A gentle gust of the wind moved a strand of his long, white hair over his face. His gaze was firmly set towards the setting sun as if he was soaking it in, as if it was the very reason of his existence. And in the way, I suppose it was. After all, a single painting he did, almost 80 years ago now, made him who he was now. And made me into who I was, also.
I have spent a better part of my adult life taking care of him, helping him in any way I could. He spoke rarely, so I have learned to understand different shades of silence. He moved as little as needed, teaching me the peace of stillness. Being in his presence taught me everything that I know of life that has any relevance. I adored him for something he created as a young man, and yet, I did not understand him.
To possess such a talent, to control such gift, to have the power to create something that millions of people adore and try to phantom, and to throw it all away after creating a masterpiece – for 30 years I have lived with him, walked with him, ate the same meals, breathed the same air, only to try to understand why.
I adore him, it is no secret. I found solace in his eyes and relief in his smile. I learned so much from him. The hues, colours, underpainting, glaze… he was the Master, an artist of full control and more knowledge and talent then I can dream of ever possessing. And yet, he never gave up on me, never uttered a negative word towards me; never lost his patience, never stopped praising me, even when I myself could not see why.
He stopped painting the moment he finished The Ark, his most precious work, a small oil painting of such magnitude it changed the world forever. It changed my world forever. It was 37 years ago that I have seen it for the first time, and I will never, can never forget how it turned my mind inside out within five seconds.
How could so much beauty fit into such a small painting, I wondered then. I have seen The Ark thousands of times in the last thirty years, and have found much more, hidden between the strokes, lurking from the textures and flowing between the coloured curves. The entire world, all of the humanity, each sunset that was ever witnessed by a conscious mind; every heartbreak, every single tear of joy every cried – all if it, in one single painting. It might be an exaggeration, but it doesn’t feel like one. And I am not the only one to have felt this. Hundred of books were written, thousands of poems constructed – all with the same idea, all inspired by the flow of Sacred that The Ark radiated.
It is said that he cried when he finished painting it. It is said that it broke his heart. So many myths were created, trying to explain what he felt, why he painted it, and why there was such an obvious unfinished part at the corner of the painting. And of course, why he never painted anything else after that night.
For the first few years, I tried to push the subject, tried to ask the same questions in so many different ways. All I got was a fragment of a smile and silence, only silence. One day, you will understand, he said once. That was as close to an answer I ever got but now, thirty-five years and thousands of sunrises with him later, I feel the answer dawning within me. It is not clear yet, it is only a blurry thought that appears from time to time unexpectedly, only to dissipate again, leaving me with a strange blend of hope and desperation, until I forget all about it again.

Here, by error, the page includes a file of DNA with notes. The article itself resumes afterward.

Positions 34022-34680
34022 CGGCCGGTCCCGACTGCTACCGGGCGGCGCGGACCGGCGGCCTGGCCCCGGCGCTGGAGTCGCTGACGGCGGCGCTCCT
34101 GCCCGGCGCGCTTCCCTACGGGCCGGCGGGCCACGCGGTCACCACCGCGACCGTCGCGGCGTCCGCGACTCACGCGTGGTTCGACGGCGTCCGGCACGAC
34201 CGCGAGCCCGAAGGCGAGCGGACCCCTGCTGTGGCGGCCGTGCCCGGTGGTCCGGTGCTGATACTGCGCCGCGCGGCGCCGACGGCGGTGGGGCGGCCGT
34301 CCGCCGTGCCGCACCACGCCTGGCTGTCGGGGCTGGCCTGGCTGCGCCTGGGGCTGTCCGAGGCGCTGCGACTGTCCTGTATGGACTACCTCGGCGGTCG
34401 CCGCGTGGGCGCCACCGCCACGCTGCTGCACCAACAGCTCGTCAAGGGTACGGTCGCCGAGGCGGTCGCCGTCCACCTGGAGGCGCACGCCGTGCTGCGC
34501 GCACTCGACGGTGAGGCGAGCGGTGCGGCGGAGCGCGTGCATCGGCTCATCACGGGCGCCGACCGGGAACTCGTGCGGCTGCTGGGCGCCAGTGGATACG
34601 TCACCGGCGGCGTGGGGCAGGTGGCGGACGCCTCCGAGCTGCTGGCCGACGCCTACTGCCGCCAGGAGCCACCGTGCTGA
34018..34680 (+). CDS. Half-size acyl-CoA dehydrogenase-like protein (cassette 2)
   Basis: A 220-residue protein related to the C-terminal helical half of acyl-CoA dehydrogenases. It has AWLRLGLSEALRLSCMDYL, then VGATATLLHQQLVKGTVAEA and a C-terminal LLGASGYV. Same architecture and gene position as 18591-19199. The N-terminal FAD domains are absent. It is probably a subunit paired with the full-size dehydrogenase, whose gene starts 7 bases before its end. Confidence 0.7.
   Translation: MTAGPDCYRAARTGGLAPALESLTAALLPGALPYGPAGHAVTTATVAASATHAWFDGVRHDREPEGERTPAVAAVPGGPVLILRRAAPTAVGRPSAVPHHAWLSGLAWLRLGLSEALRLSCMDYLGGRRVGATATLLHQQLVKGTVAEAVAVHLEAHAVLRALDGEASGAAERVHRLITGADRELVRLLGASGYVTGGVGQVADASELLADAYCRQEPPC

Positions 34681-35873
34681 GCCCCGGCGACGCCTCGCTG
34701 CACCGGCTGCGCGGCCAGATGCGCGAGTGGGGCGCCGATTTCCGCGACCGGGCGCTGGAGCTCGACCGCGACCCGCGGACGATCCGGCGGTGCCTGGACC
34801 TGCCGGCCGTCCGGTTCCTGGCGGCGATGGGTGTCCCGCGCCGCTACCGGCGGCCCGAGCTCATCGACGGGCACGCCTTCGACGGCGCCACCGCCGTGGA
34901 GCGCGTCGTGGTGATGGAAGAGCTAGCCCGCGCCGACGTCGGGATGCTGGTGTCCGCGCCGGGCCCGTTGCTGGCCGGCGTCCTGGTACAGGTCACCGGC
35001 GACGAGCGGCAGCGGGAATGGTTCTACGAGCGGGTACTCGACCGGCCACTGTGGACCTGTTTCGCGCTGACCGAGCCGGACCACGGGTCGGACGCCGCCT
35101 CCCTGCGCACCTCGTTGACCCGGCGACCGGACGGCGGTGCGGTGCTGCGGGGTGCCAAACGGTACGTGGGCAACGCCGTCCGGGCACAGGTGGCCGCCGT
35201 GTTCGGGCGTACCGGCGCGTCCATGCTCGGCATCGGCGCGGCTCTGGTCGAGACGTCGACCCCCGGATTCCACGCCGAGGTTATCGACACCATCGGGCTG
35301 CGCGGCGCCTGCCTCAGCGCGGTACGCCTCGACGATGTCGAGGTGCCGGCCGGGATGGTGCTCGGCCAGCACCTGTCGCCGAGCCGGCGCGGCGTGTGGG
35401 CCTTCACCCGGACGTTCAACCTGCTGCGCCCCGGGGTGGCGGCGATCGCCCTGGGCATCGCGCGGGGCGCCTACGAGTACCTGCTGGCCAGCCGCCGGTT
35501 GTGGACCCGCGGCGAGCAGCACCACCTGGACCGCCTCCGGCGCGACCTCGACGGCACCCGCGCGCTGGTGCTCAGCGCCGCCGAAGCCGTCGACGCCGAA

He will die tonight, I know it. He was preparing me silently for this moment for many years now. Everything ends, he told me a long time ago. Everything ends in death, but nothing really dies. Back then I didn’t understand what he meant, or how is death or not-really-dying related to The Ark. I thought he was referring to the fact that The Ark will still be there, revered and admired, long after he dies.
But no, it was something in the actual painting he was referring to, something contained between the frame of the painting, but much, much larger than it. It was not only the sunset he was painting that evening, it was the essence of all sunsets that he captured with his frantic, fast, but perfectly controlled Â movements of the brush. It was Life itself that seeped into the painting. Was this his idea, is that what he wanted? Or was it simply the sunset that his eyes were seeing, but his hands and heart transformed into something so much more.
Why did he leave it unfinished?
I often imagine him, standing there at the shore, looking at the sunset, painting frantically, as fast as he could, trying to keep up with the pace of the Universe; trying to capture the moment that was changing every second in front of his eyes. Did he run out of breath? Did he stop for a moment and realized that he cannot continue, that God would not wait for him to finish his painting. That world will not stop moving, not even for a second. Or he realized at that moment that he is only painting someone else’s painting, that he is trying to capture something that cannot be contained, or reached ever, only pointed to; only simplified and imitated poorly?
I will never know for sure, but right now, watching him as he smiles at his last sunset, I feel that one day I really might understand it, that he was not teaching me how to paint, but how to understand that which I am trying to paint.
He squeezed my hand gently, and pointed at the sunset, warning me not get lost in my thoughts again, but rather to get absorbed into the day’s end. I smiled, bent down and removed the hair from his eyes, securing it gently behind his left ear. The last ray of light touched his face as he closed his eyes and draw a deep breath, one final time. As he exhaled, I understood.